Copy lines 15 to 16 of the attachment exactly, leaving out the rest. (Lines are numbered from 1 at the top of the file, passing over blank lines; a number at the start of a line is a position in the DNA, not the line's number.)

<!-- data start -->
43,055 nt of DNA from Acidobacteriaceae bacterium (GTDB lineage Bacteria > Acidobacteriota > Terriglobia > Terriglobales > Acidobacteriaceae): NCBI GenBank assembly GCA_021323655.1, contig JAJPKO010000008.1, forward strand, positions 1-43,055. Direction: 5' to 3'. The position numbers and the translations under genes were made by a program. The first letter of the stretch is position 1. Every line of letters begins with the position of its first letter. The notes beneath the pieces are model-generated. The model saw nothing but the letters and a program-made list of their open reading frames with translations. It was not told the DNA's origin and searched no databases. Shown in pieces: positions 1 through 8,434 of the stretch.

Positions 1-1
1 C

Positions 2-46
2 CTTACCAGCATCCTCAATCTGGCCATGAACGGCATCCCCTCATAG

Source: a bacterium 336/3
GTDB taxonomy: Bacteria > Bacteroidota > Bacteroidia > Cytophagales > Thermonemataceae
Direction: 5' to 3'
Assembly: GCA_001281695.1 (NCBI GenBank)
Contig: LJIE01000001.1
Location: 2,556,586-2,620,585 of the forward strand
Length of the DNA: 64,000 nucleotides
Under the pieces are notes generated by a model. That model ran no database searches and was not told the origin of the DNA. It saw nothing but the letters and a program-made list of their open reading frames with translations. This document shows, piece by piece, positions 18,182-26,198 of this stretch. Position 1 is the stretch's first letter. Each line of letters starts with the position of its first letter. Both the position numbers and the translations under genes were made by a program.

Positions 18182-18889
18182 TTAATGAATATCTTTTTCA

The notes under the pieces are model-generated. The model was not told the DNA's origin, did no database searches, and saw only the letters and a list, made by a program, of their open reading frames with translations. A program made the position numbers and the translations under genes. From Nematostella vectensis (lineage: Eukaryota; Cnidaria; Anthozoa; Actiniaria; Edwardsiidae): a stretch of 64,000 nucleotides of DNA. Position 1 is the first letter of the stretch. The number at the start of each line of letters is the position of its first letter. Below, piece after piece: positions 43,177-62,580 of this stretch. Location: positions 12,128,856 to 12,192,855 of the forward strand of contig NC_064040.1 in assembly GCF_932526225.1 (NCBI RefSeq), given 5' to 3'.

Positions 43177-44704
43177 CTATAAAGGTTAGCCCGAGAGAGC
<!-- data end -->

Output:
18182 TTAATGAATATCTTTTTCA

The notes under the pieces are model-generated. The model was not told the DNA's origin, did no database searches, and saw only the letters and a list, made by a program, of their open reading frames with translations. A program made the position numbers and the translations under genes. From Nematostella vectensis (lineage: Eukaryota; Cnidaria; Anthozoa; Actiniaria; Edwardsiidae): a stretch of 64,000 nucleotides of DNA. Position 1 is the first letter of the stretch. The number at the start of each line of letters is the position of its first letter. Below, piece after piece: positions 43,177-62,580 of this stretch. Location: positions 12,128,856 to 12,192,855 of the forward strand of contig NC_064040.1 in assembly GCF_932526225.1 (NCBI RefSeq), given 5' to 3'.